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AFGSC defenders take high marks at Defender Challenge 2023

  • Published
  • By Airman 1st Class Landon Gunsauls
  • 90th Missile Wing Public Affairs

Defender Challenge returned in 2023 after a hiatus due to the COVID-19 pandemic, but for one defender, the competition bringing together Airmen from across the Air Force was personal. Then Airman 1st Class Jacob King, 90th Security Forces Squadron area supervisor in the Weapons Storage Area, first competed in 2018, then made his return to Defender Challenge 2023 as a staff sergeant ready to tackle the competition.

Held at Fort Bliss, Texas, from Oct. 23 - 27, Defender Challenge is a competition where security forces Airmen from across the Air Force’s major commands test their skills in head-to-head scenarios where their physical endurance and core operational skills are the focus of the challenges.

For King, the Defender Challenge is an opportunity to connect with fellow defenders from across the force and reconnect with those he’s met before.

“Defender Challenge is special to me, first as an airman 1st class in 2018, which opened me up to something more in Security Forces,” said King, “But now, five years later, what really made it special was reuniting with so many true brothers from across my time in the Air Force, the new relationships created, and the opportunity to be a part of such an amazing hard-working team who had such love for one another from day one.”

King didn’t tackle the challenge alone, though, and after a rigorous and thorough selection process that put him up against 60 defenders from across Air Force Global Strike Command, he was one of 5 selected to represent the MAJCOM at Defender Challenge 2023.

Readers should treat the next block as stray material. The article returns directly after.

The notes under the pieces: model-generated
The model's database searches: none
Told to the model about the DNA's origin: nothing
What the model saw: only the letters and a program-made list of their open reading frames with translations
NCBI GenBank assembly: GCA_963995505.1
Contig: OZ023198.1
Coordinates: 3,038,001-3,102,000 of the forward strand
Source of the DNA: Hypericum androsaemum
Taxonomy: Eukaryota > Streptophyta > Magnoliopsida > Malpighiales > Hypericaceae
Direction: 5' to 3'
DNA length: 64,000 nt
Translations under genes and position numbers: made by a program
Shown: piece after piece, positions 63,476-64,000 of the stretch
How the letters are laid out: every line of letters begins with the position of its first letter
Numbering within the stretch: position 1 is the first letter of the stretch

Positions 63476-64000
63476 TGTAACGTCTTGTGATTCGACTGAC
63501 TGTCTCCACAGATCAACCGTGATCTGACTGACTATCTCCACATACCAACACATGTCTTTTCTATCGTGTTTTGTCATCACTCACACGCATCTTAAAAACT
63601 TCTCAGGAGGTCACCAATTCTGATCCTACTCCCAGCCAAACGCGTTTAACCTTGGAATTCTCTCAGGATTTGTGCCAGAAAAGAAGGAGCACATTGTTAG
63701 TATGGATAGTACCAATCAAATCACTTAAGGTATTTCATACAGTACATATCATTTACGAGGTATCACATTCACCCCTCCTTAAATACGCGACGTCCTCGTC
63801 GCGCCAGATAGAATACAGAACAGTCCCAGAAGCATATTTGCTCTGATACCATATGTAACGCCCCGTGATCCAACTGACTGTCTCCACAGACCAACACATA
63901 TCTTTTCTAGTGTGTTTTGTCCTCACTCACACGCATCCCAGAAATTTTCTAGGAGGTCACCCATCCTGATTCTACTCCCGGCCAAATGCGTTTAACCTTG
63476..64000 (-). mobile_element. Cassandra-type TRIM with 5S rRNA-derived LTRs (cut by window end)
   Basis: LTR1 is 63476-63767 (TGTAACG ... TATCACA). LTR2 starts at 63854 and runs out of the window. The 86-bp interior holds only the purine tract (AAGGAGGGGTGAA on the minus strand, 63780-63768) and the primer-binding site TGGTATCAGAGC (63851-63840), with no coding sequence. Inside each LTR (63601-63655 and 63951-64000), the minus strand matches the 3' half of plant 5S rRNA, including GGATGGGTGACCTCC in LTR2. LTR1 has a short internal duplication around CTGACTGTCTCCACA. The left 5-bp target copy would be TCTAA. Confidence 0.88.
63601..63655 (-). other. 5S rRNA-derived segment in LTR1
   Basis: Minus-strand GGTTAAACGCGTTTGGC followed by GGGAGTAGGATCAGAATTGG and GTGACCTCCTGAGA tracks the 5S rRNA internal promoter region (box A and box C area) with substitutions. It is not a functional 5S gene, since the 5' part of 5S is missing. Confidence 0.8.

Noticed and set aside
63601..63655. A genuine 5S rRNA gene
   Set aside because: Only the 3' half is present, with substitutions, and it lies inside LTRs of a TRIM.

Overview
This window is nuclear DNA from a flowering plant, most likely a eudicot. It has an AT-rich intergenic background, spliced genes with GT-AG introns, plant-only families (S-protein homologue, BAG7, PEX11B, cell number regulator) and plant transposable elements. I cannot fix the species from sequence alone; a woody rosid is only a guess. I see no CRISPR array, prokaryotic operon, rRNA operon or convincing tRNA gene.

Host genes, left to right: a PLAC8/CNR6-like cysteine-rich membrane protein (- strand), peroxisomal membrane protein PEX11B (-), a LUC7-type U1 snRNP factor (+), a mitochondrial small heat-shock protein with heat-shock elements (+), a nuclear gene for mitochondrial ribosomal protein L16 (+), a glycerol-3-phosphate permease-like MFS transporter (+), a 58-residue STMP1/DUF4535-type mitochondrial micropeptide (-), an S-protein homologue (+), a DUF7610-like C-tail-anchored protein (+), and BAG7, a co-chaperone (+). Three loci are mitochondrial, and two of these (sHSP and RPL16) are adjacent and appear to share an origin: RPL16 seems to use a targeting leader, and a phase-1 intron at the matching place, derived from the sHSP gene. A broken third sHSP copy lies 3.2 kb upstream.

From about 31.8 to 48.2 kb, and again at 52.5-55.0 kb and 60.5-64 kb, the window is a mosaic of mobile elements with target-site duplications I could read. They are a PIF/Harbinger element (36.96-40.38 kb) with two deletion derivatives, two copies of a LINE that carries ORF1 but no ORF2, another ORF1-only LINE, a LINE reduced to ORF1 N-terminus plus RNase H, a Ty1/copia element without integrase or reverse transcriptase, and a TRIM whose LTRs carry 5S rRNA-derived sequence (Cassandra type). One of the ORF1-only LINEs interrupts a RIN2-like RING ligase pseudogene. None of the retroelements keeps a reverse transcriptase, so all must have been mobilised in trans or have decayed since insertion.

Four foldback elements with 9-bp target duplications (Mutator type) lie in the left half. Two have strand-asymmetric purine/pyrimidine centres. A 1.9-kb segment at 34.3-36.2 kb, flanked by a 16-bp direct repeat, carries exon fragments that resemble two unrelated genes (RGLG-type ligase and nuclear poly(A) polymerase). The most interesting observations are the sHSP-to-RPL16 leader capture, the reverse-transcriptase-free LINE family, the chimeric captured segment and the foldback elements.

The team had 15 days between Global Strike Challenge and Defender Challenge to train before heading to Fort Bliss to in-process and begin the competition.

“The training plan had to be developed immediately based on the guidance provided in the Defender Challenge operations order,” said Master Sgt. Daniel Hadley, coach for the AFGSC team. “Based on the dates provided, Master Sgt. Zavala and I produced a 15-day training plan to prepare the team for the fitness challenge, tactics, and weapons firing events.”

The team was put to the test over their 15 days of rigorous training, but they came to the challenge with high expectations. The team used 15 different training areas for usage, with help along the way from Camp Guernsey personnel. The team worked right up until the day before reporting, and arriving at the competition on Oct. 21, they were seen as the team to beat.

“We were seen as a force to be reckoned with and our performance backed it up. After each day of competing, we took first in whatever event we did,” said King. “In short, we at Global Strike had a lot expected of us by the security forces enterprise and we did everything but disappoint.”

The AFGSC team came in second place for this year’s Defender Challenge, with the highest score in weapons, second place finish in fitness, and fifth highest score in tactics.

“The team preformed professionally and conquered everything Zavala and I gave them during training,” said Hadley, “They executed the competition as a team and we could not be prouder of their accomplishments”